With a break in the wind I managed to get the Island rod sorted quickly first, I fished a 15mm Mainline Essential IB Balanced Wafter to the spot, the hookbait was boosted with the matching Mainline Hookbait Enhancement System dip. I good few seconds after the cast landed, the PVA foam I used to protect the hook point hit the surface as I fired 25-35, 15mm Cell boilies the top.
With the left rod sorted it was a case of now getting the right rod done in what were now full gale-force winds. The cast in normal conditions I could have done with my eyes closed, but the wind was making it very hard to land the rig on the small hard spot I found. As my seventh, yes seventh, cast landed on the money a full sense of relief came over me. I placed the rod on the floor allowing my line enough time to sink down to the bottom. As the line quickly sunk through the shallow layers I reached for the bait bucket when the pack of ducks arrived on the scene. (I called them the ‘ant hill mob’, anyone who is older than 20 and watched Wacky Race’s as a kid will know what I mean). Knowing that baiting now would have encouraged a duck diving competition between the ’mob’, I decided against baiting-up and tuned round to wind the sticks onto the buzzers. You know when something happens that makes you think something is not quite right, that happened to me as I was winding the bankstick onto the buzzbar! At that point I tuned around to see the ‘Mob’ had gone and the left hand rod’s butt section slowly disappearing into the water like the final scene from the titanic.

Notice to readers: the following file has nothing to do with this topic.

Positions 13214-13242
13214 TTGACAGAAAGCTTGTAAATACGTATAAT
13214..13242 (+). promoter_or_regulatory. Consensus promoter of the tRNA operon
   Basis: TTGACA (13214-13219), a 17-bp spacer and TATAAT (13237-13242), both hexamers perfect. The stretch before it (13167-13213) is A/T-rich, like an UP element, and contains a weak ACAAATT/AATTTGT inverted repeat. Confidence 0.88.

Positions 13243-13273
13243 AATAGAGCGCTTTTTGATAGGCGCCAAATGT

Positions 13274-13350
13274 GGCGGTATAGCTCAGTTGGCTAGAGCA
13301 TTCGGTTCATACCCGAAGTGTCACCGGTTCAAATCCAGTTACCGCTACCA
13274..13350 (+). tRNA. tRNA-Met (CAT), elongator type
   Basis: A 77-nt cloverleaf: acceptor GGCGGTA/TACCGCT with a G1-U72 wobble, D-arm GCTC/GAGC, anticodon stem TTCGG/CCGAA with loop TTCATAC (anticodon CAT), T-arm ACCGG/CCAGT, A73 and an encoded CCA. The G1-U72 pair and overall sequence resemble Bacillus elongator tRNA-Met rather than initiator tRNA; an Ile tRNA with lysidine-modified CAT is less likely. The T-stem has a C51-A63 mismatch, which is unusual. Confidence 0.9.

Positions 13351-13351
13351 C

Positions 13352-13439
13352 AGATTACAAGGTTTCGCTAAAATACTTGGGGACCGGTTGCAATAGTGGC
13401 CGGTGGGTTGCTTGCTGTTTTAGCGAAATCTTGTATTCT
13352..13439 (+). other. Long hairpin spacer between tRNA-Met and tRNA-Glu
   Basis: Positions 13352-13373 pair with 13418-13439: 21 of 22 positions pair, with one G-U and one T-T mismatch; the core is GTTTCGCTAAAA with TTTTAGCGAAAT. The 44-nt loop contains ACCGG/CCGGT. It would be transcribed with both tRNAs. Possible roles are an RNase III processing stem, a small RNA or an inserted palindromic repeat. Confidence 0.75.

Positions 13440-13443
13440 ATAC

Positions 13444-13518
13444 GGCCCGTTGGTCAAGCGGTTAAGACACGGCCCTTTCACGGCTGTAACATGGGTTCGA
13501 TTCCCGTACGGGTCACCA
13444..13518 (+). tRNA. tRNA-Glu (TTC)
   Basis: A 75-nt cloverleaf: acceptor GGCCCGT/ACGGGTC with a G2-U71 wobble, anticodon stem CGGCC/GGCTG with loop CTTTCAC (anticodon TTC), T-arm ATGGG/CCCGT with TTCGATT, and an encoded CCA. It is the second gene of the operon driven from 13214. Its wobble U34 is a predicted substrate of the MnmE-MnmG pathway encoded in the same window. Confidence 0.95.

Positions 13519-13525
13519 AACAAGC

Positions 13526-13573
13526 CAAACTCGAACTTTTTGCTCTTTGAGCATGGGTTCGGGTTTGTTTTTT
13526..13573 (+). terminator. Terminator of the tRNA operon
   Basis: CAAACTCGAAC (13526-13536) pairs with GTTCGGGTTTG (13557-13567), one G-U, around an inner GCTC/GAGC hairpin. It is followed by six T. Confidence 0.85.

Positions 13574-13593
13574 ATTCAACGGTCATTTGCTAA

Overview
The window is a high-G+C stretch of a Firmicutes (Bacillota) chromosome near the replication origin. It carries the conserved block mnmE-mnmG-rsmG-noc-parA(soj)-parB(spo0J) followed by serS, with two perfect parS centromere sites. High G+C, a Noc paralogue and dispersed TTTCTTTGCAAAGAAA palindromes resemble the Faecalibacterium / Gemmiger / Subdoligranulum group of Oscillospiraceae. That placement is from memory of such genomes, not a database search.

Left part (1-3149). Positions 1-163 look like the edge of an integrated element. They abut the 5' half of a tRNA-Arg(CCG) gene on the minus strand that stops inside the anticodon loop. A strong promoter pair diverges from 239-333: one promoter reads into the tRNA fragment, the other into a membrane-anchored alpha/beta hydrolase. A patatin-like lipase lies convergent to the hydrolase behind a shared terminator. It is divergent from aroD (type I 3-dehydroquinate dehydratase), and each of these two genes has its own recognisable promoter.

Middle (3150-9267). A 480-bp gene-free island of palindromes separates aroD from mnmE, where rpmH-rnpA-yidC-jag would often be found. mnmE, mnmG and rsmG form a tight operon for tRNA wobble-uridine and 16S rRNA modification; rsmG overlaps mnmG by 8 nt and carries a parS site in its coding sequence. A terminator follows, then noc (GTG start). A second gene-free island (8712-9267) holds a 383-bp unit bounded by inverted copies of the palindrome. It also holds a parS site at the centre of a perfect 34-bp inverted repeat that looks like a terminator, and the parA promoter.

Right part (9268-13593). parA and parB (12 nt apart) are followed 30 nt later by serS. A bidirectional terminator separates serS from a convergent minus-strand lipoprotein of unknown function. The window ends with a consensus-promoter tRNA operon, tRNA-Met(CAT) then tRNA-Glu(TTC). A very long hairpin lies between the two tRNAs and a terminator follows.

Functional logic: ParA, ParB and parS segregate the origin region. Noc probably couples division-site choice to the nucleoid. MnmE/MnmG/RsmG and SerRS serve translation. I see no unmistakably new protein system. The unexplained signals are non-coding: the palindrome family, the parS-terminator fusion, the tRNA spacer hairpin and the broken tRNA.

Panicking that my rod was going to end up being a rod-wreck, I launched head first into the edge (cutting the side of my ugly mug), and grabbed the rod while releasing the clutch. As I shuffled back up the bank I could only assume that one of the ducks dropped down onto the rig and picked it up. After a few seconds the distinct surges of a Digger Lkae carp became apparent as it dawned on me that I was into a fish! How I will never know, the time it took from the moment the cast landed to the rod being pulled in must have been less that 30 seconds, it was unlikely the foam had even come off when the fish sucked it in? Let alone the fact it took me seven attempts to hit the spot confused me to how this was happening, surely the disturbance would have pushed the fish away?
Anyway, moving on from Wacky Race’s and the Titanic, I finally managed to net the fish using just the mesh as the handle was still in my quiver. Real school boy error Rick! As I peered down a low-twenty mirror could be seen sulking in the soft mesh result!
The rest of the session was never going to be as eventful as the first 30 seconds, but it was as enjoyable. The session turned out beautifully as over the course of the day, I landed a further five carp the biggest being 19lb. A simple case of topping the spot with 20 baits after each fish, and a fresh rig was enough to keep the action coming. All the fish during the day fell to the hard spot, but as darkness fell the only other action came to the island rod. Unfortunately the ‘back-up spot’ did nothing more than fill the belly’s of the swans despite my best efforts to avoid them coming back.
As the sun came-up in the morning, the bivvy came down as I headed off home. Overall it was a great session with seven fish being landed, biggest being the first at 21lb 11oz. The venue has been great to me up to now, having produced 41 carp from fishing six nights including one of the big girls known as the Half Lin. It really is an amazing venue and a pleasure to fish. So check it out - it really is a special place with some great carp.